This afternoon, President Karzai has announced that in the light of the findings of the electoral complaints commission, he will embrace a second round run-off of the presidential elections in Afghanistan. We welcome that. Both he and Dr. Abdullah have been statesmanlike in accepting the prolonged electoral process and have secured support from across the country. Both have a major responsibility to ensure that the next stages are a credit to Afghanistan. The independent election commission is expected to make an announcement this afternoon on the details of the first round result, once it has collated the orders of the electoral complaints commission to exclude flawed ballots and include some quarantined ballots. The Afghan people and candidates have shown patience and resilience throughout this process and the UK will continue to support them as they bring it to a conclusion.
I also wish to place on record the thanks of the whole House not just to the UN Secretary-General's special representative, Kai Eide, for the unstinting work that he has done on this election, but to Senator John Kerry for his work over the past few days. I spoke to him on Saturday and Sunday, and he has made a signal contribution to the resolution of the process.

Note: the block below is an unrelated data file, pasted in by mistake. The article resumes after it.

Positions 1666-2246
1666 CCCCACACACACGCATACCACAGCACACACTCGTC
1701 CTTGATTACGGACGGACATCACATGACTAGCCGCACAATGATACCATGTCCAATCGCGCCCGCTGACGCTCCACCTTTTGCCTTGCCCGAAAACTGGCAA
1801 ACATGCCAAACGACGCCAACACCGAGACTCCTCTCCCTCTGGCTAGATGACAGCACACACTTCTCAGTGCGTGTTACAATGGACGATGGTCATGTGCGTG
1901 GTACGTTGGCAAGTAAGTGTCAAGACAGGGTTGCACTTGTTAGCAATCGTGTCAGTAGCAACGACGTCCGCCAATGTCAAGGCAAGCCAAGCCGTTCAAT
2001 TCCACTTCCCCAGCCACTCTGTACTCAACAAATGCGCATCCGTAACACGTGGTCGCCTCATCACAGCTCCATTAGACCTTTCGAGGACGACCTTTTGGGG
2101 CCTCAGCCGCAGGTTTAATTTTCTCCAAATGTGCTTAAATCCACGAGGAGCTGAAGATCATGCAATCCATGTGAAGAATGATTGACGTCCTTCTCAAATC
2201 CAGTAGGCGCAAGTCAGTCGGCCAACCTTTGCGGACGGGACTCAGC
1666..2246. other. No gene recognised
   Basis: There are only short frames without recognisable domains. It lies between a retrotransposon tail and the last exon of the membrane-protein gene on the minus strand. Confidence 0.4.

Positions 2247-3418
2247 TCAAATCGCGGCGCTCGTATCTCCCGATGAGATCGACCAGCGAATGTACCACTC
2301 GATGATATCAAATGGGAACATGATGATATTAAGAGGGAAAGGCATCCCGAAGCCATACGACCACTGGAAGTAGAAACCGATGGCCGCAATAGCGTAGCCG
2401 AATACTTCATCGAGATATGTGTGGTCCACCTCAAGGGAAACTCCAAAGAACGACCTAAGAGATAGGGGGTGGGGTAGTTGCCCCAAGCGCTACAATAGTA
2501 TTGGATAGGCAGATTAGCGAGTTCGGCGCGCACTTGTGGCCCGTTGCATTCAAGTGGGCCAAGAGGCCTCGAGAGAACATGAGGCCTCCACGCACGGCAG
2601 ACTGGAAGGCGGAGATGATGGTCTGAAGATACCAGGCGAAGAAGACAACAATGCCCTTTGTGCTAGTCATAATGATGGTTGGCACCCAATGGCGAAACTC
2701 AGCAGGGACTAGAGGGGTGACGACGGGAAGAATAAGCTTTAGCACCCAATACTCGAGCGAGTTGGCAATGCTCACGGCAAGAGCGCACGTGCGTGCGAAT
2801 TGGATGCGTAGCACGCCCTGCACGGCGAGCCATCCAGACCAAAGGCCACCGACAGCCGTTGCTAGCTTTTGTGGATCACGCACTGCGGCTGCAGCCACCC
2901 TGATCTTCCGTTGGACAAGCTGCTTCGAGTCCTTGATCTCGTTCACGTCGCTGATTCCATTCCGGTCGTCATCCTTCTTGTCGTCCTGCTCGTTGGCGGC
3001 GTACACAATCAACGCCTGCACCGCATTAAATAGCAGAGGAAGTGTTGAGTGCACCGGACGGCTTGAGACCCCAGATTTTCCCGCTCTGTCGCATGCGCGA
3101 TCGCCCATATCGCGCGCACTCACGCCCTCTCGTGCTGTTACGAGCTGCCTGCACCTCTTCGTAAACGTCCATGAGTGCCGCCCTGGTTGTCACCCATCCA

I agree with everything that my right hon. Friend has said. I wish him and our colleagues well in reaching a successful conclusion with a run-off.
Does my right hon. Friend have any comment to make about the complaint by the chief rabbi of Poland about the recent election of Michal Kaminski to the leadership of the Conservative group, given his neo-Nazi links? Does my right hon. Friend think that that was an appropriate election, supported as it was by the leaders of the Opposition in this country?
Order. I remind right hon. and hon. Members that in topical questions both the question and the answer must be brief. I do not want to cut people off, but I will if it is necessary to make progress.